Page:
Sales and marketing - or marketing and sales if you prefer to mention them in that order - are a lot like salt and pepper. Really?
Let me explain. Salt and pepper are generally mentioned as a single item even though they are two distinct items. No one would think that a recipe needed more salt and then just add pepper because the two spices are interchangeable. Of course, they are not. Nevertheless, they so often are used or referenced together that they often function as a single entity.
What table setting has only salt or pepper and not the other? Some recipes ask you to salt to taste, but many more ask you to add both salt and pepper. Of course, salt and pepper are two distinct spices. Everyone knows that. The point is that they are so often used together, appear together, and are mentioned together, that they have become as one item.
Now, take sales and marketing (marketing and sales). Pretty much the same as salt and pepper. They have very distinct functions but so often are referenced together that many people don't fully appreciate or understand the subtle differences.
You would never use marketing when you want sales, and you should never use sales when you are marketing - although many people try to do this.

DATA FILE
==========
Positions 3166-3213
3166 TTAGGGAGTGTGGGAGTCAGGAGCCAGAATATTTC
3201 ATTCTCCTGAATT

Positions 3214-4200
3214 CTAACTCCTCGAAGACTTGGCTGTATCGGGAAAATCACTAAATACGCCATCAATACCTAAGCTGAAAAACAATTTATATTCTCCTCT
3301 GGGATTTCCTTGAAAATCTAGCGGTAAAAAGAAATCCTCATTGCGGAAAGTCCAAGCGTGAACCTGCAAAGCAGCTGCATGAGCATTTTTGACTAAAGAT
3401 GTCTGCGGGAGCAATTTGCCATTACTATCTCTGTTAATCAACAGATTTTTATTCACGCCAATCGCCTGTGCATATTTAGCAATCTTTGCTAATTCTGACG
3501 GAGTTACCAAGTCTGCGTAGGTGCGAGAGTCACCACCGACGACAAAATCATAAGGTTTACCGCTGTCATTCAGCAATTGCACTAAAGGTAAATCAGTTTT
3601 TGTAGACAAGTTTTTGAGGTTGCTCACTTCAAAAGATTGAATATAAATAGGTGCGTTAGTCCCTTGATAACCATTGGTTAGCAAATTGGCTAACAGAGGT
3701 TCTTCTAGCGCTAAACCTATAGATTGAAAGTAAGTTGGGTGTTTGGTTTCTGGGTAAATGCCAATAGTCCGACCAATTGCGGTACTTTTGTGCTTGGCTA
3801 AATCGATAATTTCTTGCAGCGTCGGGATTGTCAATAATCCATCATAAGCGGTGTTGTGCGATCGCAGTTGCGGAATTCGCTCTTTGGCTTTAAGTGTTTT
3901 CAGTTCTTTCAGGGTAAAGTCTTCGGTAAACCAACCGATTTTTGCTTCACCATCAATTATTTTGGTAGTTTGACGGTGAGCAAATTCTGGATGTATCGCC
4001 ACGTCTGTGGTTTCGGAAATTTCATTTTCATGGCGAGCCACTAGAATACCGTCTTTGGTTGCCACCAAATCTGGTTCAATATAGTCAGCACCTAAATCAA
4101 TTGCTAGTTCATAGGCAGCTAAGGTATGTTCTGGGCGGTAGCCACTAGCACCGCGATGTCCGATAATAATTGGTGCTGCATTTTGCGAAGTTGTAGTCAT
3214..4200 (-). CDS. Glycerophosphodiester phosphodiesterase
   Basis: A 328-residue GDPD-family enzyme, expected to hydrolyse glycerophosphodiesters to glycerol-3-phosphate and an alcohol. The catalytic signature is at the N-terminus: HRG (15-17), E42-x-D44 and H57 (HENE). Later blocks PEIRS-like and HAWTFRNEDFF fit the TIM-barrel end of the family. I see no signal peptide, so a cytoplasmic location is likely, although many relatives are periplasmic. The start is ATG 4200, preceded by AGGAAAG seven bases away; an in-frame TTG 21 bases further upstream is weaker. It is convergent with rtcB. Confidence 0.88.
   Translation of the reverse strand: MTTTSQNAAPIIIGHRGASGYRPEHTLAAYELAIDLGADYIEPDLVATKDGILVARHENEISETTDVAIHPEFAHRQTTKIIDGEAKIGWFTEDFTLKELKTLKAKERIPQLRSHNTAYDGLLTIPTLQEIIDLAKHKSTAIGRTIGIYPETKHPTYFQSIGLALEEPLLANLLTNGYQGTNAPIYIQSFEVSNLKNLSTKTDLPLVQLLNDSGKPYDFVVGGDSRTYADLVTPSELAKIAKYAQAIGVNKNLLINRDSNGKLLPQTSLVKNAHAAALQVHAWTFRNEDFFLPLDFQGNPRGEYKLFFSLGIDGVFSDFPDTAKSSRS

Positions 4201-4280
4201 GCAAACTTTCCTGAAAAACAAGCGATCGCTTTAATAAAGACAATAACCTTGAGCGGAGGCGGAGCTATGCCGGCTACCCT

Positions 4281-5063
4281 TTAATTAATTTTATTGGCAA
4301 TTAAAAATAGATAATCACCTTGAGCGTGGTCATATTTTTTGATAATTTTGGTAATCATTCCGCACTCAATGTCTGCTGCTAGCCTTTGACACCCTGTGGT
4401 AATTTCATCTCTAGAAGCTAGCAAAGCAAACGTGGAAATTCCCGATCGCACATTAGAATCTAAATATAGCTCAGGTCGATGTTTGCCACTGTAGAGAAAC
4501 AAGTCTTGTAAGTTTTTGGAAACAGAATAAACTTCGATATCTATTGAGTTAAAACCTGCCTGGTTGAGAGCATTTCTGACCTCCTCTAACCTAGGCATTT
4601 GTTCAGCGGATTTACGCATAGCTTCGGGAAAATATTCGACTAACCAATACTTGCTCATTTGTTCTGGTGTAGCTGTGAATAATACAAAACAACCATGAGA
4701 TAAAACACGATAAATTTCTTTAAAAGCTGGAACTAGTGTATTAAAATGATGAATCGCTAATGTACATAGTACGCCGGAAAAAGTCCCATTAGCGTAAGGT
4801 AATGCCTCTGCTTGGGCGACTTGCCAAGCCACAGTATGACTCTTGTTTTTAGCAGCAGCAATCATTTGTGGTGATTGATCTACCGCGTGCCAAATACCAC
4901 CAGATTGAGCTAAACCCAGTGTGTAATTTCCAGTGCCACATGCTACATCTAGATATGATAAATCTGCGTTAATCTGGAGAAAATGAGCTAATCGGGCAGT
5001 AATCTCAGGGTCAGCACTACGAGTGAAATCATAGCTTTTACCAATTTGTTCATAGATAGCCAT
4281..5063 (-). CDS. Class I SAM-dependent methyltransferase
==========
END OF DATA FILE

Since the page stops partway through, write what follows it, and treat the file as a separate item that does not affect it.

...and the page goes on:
Marketing precedes and leads to sales. Sales takes over after the lead has been generated through marketing. Marketing makes the phone ring, the email appear, or the front door open. Then sales begins.
Sales and marketing - like salt and pepper - are often mentioned as a single item or as a pair. Again, they are separate and distinct but complement each other the same way salt and pepper do with food and recipes. You can have marketing without sales, but what's the point in just generating interest if there is no action to follow-on with it? Sales generally don't just happen without a lead being produced through some marketing effort - intentional, passive, or incidental.
Just be careful not to reach for the salt (marketing) when it's really the pepper (sales) that you want - other the other way around.
Steve Hoffacker, CAPS, CEAC, SHSS, is a licensed Certified Aging In Place Specialist - Master Instructor and best-selling author of aging in place books. To learn about this and other programs for aging in place or universal design, visit stevehoffacker.com or call 561-685-5555. Also, check out the "Aging & Accessibility" groups on Facebook and LinkedIn.
Subscribe to CommentsComment